Fenway Park will also undergo a three-day cleaning starting Saturday morning where “every square inch [of the park] will be disinfected and cleaned,” Kennedy said.

In times like these, baseball takes a back seat as there are more pressing matters at hand. It may stink now, but baseball and the Red Sox will be back eventually.

 

Red Sox’ Tzu-Wei Lin Pulled From Tuesday’s Game Against Yankees Due to Left Hamstring Tightness

Red Sox utilityman Tzu-Wei Lin was pulled after the first inning of Tuesday’s Grapefruit League contest against the New York Yankees due to left hamstring tightness, the team announced.

Lin started in center field for Boston in Tampa Bay on Tuesday, played the entirety of the bottom half of the first inning, which was rather lengthy, and was subsequently replaced by Cole Sturgeon in the top half of the second.

The cause of Lin’s tight hamstring is not yet known, but the 26-year-old had gotten his spring off to an impressive start, slashing .412/.474/.471 with one double, one RBI, and one stolen base through his first 19 plate appearances entering Tuesday.

Entering his seventh full season with the Red Sox organization after signing as an international free agent out of Taiwan back in June 2012, Lin finds himself without any minor-league options remaining on his current contract, meaning he has to make the big-league club out of spring training if he does not want to be exposed to waivers.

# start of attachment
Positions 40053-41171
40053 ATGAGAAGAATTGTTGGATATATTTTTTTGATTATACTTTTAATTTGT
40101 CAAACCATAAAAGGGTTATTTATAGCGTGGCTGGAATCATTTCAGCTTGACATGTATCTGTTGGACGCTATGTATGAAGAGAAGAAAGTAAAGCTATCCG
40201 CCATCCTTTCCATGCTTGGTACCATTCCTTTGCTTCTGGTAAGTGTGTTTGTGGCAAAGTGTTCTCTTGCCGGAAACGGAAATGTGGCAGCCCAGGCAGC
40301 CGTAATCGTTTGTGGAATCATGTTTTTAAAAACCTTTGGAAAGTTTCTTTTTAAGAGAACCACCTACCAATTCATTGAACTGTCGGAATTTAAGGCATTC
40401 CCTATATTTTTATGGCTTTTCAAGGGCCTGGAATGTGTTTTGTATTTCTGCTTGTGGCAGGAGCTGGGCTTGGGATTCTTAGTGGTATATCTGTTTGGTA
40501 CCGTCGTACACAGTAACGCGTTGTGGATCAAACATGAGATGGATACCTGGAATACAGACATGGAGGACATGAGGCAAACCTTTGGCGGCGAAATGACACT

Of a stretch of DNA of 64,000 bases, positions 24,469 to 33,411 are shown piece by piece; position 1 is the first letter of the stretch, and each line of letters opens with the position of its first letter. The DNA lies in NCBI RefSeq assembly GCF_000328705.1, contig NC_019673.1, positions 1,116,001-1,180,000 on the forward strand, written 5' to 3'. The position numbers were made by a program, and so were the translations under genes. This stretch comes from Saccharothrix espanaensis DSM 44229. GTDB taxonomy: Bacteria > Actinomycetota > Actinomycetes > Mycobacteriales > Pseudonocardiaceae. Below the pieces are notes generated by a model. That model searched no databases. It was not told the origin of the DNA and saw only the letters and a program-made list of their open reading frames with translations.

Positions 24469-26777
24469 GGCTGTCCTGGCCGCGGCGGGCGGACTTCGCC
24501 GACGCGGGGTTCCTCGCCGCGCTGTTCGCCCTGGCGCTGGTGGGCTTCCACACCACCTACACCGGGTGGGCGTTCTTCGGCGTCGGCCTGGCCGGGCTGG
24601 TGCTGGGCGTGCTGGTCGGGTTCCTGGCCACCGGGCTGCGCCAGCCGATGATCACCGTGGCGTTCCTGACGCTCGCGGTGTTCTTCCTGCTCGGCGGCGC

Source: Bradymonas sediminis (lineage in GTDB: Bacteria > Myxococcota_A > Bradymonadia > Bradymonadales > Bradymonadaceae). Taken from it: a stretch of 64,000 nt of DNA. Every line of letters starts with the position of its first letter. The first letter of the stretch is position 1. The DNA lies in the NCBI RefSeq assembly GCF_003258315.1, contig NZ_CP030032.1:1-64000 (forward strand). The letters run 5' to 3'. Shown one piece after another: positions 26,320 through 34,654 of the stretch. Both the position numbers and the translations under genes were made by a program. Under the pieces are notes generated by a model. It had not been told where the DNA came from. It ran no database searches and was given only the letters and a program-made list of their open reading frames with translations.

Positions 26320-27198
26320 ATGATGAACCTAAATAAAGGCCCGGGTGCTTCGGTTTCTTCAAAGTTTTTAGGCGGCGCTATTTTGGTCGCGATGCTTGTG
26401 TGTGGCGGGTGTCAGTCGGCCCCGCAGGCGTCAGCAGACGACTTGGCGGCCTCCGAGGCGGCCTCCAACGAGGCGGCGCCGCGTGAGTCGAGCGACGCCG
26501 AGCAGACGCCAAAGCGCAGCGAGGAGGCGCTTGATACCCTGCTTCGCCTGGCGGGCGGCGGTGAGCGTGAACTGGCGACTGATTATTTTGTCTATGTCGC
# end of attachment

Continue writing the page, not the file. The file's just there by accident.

With rosters expanding to 26 players this year, Lin has plenty of factors, like his versatility, working in his favor, so hopefully this hamstring injury does not sideline him for too long. I’m sure interim manager Ron Roenicke will provide an update at the conclusion of Tuesday’s contest.

Looking at Red Sox Players Who Are out of Minor-League Options

With Red Sox spring training underway and full-squad workouts scheduled to begin next week, I thought it would be a good time to take a look at the players who need to make Boston’s Opening Day roster this year.

Granted, these following players on the Sox’ 40-man roster don’t HAVE to make the Opening Day roster, but if they do not, they will be exposed to waivers since they are out of minor-league options.

The following players have been excluded from this list despite also not having any minor-league options remaining on their current contracts.

Juan Centeno
Jett Bandy
Cesar Puello
Brian Johnson
Mike Kickham

That is the case because they are not on the 40-man roster. On to the main event…

Kevin Plawecki

Signed to a one-year, $900,000 major-league deal last month, the soon-to-be-29-year-old backstop will primarily serve as Christian Vazquez’s backup this season.

Thanks to a lack of significant catching depth, Plawecki should be a lock to make the Sox’ Opening Day roster regardless of how he performs this spring.

The ex-Met and Indian slashed .222/.287/.342 with three home runs and 17 RBI over 59 games for Cleveland last season.

Heath Hembree

The 31-year-old right-hander has been a consistent mainstay in the Sox’ bullpen for the past three seasons, yet injury concerns last year seemed to peg Hembree as a potential non-tender candidate back in December.

The Red Sox decided not to go that route though, and instead paid him $1.61 million in his penultimate season of arbitration eligibility.

With plenty of other names vying for a spot in Boston’s bullpen out of spring training, Hembree could see himself competing for a spot depending on how he fares in the coming weeks.

Austin Brice

Acquired from the Marlins for infield prospect Angeudis Santos last month, Brice is not yet arbitration eligible.

The 27-year-old right-hander posted an ERA of 3.43 and FIP of 4.87 over 36 relief appearances and 44 2/3 innings pitched last season before being designated for assignment by Miami in January.